Traditionally, people get blood tests when their doctor recommends it, an event that usually occurs at the conclusion of an office visit. But nowadays, patients are deciding to get lab tests on their own.
Their reasons vary. Some want to keep track of cholesterol or hemoglobin A1C levels. Others want to assure their blood will test negative prior to a job search, to test for the presence of a disease like hepatitis C or AIDS, or obtain a chemistry panel that provides a broad picture of their overall health.
The biggest reason for consumer-directed lab testing however, is an economic one. Growing numbers of uninsured people, and those with high-deductible insurance plans find it cheaper to do-it-themselves, since it avoids the cost of an office visit.
The savings can add up. A lipid profile (including cholesterol levels) obtained from an online lab testing company costs about $40. A hemoglobin A1C test usually runs a bit less. A visit to the doctor’s office typically costs $150 or more.
Although hundreds of tests can be obtained in this manner, the most commonly sought-after tests are lipid profiles, C-reactive protein (a new measure of cardiac risk), liver and kidney function tests, vitamin D levels, and hormone levels including estrogens and testosterone. Read more »
*This blog post was originally published at Pizaazz*
I saw a Scarguard product on sale at a drugstore locally. The claims on the packaging were over the top as usual:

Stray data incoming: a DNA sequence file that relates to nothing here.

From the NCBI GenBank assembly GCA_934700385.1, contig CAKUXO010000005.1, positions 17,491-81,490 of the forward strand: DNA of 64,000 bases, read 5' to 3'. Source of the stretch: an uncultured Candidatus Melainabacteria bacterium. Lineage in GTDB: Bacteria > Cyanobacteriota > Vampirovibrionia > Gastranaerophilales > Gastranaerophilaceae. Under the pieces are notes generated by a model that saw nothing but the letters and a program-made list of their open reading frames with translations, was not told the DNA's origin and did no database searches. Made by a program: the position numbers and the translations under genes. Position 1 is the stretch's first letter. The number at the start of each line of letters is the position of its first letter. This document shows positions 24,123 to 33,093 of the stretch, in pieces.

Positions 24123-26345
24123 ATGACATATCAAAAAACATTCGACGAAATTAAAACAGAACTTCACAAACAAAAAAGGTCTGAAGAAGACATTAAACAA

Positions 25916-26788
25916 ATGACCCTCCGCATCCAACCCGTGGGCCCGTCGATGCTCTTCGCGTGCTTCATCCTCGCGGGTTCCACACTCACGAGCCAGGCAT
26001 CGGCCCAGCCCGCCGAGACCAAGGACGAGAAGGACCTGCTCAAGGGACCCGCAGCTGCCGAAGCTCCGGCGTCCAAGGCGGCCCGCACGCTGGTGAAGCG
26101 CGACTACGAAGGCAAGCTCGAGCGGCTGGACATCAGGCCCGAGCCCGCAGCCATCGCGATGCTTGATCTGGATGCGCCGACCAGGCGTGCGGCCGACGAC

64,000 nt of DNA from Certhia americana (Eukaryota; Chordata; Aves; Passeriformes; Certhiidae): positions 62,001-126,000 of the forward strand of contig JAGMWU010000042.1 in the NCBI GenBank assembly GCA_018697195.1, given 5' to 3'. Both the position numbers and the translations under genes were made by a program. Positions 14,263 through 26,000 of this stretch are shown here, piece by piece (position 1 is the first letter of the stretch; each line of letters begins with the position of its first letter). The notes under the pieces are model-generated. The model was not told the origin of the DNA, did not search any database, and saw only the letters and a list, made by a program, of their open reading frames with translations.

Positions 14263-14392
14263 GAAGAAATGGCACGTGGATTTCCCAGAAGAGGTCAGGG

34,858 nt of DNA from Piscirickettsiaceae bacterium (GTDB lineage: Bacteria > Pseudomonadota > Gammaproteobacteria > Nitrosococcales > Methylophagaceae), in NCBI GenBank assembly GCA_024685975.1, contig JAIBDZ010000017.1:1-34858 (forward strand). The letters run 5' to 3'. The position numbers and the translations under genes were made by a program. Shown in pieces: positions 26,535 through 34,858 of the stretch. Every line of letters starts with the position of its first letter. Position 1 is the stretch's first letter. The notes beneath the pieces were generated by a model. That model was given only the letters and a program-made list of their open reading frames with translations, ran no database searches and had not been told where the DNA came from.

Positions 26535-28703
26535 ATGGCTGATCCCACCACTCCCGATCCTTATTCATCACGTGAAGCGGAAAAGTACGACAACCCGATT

1. “Guards against new scars forming” – Difficult to prove.
2. “Flattens and shrinks old scars” – Not really.
3. “Scarguard is the #1 choice of plastic surgeons” – Really? Nobody asked me.
Scar treatment is pretty simple. Avoid wounding if you can. If you have plastic surgery, seek a skilled surgeon who will spend the time to do the best. After surgery avoid sunlight and smoking, and consider scar massage as directed by your surgeon. This “Scarguard” product is not going to make a bad scar much better unless it is applied early, and even then the results are debatable.
A working definition right now is to decrease hospital stays, efficient medical care for a disease at lower cost, avoidance of medical errors in the hospital, and avoidance of hospital acquired infections. These are important goals. They must be attached to monetary incentives. Many of these problems can be solved now.
The solution demands the development of processes of care. An important question is how much money will process improvement save? I estimate that this process improvement could save an estimated 7 to 10% of the healthcare dollar.
The real question should be focused on how to repair the healthcare system by decreasing costs while improving the health of Americans. Read more »
I [recently] gave a speech at the Midwest Business Group on Health’s (MBGH) 30th Annual Conference. The MBGH is one of the country’s leading organizations on healthcare, and its members include the leading innovators and thought leaders on healthcare in America. It was a privilege to present to them.
I spoke about why healthcare just isn’t a consumer business in spite of all of the effort to turn people into healthcare “consumers.”
At Best Doctors, we have a closeup view of what happens to people when they try to find their way through the healthcare system. It’s not a pleasant picture. Healthcare consumers –- if you can call them that –- are often lost, confused, frustrated, alone. Read more »
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